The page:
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#1 Pre-Code Lady


alix1929
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Yes.... the films ends sort of as it began... Cook's nickname was "the one-man vaudeville" and it's easy to see why.

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"Between pictures I go away. I think that is the best way to achieve happiness in Hollywood, the only way to keep one's perspective. If you stay too close to the motion picture colony you lose your sense of values." - Helen Twelvetrees

 

Some things never change. ;)

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> {quote:title=Scottman wrote:}{quote}

> It would be nice if TCM could show BAD COMPANY (1931), STATE'S ATTORNEY (1932) and maybe they could even get A BEDTIME STORY (1933) from Universal (since it was a Paramount film) to do a Helen Twelvetrees tribute.

All of those played on AMC back in the day, as did IS MY FACE RED? (1932), A WOMAN OF EXPERIENCE (1931) and MILLIE (1931).

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  • 2 weeks later...

There were so many wonderful pre-code women. Great Garbo, Barbara Stanwyck, Loretta Young, Jean Harlow, Kay Francis...

 

But none come close to the incredible Miriam Hopkins. She's one of the all time greatest actress, and she easily takes the prize for greatest pre-code actress. Design For Living, The Story of Temple Drake, Trouble In Paradise, Dr. Jekyll and Mr. Hyde. There wasn't another actress in Hollywood who was as comfortable with her sexuality, no other actress who enjoyed their sexuality so much. Miriam Hopkins is simple THE pre-code goddess.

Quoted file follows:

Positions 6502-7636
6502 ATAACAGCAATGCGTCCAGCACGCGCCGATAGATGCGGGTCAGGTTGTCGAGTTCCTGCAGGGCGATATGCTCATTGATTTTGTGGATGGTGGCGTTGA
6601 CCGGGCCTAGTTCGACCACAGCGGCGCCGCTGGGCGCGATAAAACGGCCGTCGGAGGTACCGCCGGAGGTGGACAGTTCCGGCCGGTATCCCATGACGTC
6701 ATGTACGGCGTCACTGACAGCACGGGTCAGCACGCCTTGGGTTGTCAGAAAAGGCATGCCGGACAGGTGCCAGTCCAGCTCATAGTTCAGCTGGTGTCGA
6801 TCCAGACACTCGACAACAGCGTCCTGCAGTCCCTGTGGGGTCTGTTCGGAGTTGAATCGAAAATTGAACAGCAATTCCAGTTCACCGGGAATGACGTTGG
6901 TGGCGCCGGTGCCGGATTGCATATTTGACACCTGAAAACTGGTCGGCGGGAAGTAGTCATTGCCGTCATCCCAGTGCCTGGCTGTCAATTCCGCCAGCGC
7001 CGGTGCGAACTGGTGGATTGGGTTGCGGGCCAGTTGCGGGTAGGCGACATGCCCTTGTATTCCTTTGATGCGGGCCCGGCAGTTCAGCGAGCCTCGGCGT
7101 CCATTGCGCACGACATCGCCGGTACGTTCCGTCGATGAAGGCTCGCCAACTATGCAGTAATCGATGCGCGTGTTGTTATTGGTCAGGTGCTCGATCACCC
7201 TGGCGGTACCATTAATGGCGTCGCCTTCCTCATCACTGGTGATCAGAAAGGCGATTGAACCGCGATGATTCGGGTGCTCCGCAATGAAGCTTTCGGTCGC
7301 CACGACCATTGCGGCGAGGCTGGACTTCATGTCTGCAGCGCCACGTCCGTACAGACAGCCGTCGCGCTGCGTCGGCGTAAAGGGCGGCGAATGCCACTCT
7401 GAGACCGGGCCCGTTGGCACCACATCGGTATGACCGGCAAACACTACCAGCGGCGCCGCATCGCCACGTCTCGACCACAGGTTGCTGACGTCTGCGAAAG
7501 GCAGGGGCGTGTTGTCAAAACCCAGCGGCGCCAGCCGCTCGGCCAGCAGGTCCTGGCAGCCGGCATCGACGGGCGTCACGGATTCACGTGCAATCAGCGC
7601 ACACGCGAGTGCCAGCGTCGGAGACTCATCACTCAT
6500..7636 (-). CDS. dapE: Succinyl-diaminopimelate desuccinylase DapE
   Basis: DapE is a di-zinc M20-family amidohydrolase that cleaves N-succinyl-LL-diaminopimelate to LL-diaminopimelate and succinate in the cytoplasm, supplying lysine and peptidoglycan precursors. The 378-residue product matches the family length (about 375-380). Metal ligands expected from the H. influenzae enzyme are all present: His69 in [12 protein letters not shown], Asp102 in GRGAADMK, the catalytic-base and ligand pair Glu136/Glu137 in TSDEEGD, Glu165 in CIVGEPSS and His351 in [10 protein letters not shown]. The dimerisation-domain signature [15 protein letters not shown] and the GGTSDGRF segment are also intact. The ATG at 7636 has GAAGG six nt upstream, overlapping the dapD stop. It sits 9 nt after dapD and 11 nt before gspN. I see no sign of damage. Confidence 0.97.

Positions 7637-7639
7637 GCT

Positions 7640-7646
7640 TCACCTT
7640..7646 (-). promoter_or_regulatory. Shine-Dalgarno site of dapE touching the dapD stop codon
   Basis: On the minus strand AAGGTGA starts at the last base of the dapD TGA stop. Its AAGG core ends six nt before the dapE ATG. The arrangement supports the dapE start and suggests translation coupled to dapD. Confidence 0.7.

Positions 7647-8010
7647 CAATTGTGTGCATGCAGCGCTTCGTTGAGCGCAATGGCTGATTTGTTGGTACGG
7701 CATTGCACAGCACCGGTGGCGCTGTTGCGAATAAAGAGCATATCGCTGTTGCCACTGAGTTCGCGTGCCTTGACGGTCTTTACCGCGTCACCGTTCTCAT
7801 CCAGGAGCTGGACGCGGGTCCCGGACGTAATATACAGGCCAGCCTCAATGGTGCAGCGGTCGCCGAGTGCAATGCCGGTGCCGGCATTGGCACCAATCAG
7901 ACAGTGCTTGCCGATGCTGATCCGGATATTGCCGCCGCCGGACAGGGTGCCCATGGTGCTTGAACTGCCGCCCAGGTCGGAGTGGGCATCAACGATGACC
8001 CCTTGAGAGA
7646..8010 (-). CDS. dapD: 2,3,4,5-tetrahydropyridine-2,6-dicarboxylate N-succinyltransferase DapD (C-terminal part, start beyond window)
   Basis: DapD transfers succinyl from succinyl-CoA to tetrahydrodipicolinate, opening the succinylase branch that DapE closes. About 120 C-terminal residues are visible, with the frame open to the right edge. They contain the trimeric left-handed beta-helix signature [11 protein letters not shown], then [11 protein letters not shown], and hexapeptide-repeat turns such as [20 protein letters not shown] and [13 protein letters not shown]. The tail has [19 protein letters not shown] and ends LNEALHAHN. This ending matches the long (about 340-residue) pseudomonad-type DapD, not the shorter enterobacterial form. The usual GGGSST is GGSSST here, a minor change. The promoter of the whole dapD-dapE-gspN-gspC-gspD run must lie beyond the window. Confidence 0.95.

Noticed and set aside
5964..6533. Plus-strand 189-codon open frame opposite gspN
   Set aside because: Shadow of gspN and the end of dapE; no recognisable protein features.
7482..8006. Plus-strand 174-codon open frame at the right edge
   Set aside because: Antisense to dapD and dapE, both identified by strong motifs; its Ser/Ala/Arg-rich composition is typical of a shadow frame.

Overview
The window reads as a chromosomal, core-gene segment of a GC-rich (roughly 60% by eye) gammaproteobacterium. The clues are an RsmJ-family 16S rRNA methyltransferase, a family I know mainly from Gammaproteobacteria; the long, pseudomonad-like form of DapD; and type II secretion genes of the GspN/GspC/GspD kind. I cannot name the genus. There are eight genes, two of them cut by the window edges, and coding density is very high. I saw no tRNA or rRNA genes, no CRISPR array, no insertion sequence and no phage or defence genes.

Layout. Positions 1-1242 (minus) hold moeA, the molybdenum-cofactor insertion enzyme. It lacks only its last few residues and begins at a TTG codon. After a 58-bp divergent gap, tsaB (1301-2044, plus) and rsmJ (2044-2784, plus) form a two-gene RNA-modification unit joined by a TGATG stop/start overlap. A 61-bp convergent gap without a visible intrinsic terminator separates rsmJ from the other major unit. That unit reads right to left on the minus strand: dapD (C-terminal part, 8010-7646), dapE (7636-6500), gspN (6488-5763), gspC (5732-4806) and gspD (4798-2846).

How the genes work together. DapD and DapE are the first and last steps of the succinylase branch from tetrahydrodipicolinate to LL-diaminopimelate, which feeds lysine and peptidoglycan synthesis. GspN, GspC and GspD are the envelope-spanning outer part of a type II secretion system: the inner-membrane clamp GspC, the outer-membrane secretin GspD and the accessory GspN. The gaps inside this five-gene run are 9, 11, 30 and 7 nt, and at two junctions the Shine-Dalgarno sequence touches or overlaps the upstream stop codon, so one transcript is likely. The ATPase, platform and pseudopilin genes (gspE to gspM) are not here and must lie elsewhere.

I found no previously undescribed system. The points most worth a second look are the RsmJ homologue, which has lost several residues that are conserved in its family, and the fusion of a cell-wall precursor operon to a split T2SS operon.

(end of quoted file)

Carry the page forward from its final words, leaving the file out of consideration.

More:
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  • 3 weeks later...

For me, Jean Harlow is the premier pre-code actress. Her role in Public Enemy and Red Headed Woman is great. She brings an incredible mix of class, sexuality, and toughness to these roles. She was great during her short career, but her pre-code days were the best (I think).

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>>seems most of the ladies on this thread are blondes

 

LOL! It does seem unfair somehow, doesn't it? Cookie Cutter Attraction is what I call it.

 

A week or so ago I watched an avant garde film from around the same precode time period but it had a Jewish emphasis. There was a very beautiful woman in the film and she was night and day different from the blondes of the American precode era. She had a slightly big nose and long long black hair but beautiful intense eyes and a sad air of melancholy. She's someone Hollywood would never put in a standard precode of that period, but she had her own unique beauty that was natural and not achieved from hours spent in an artificial beauty parlor.

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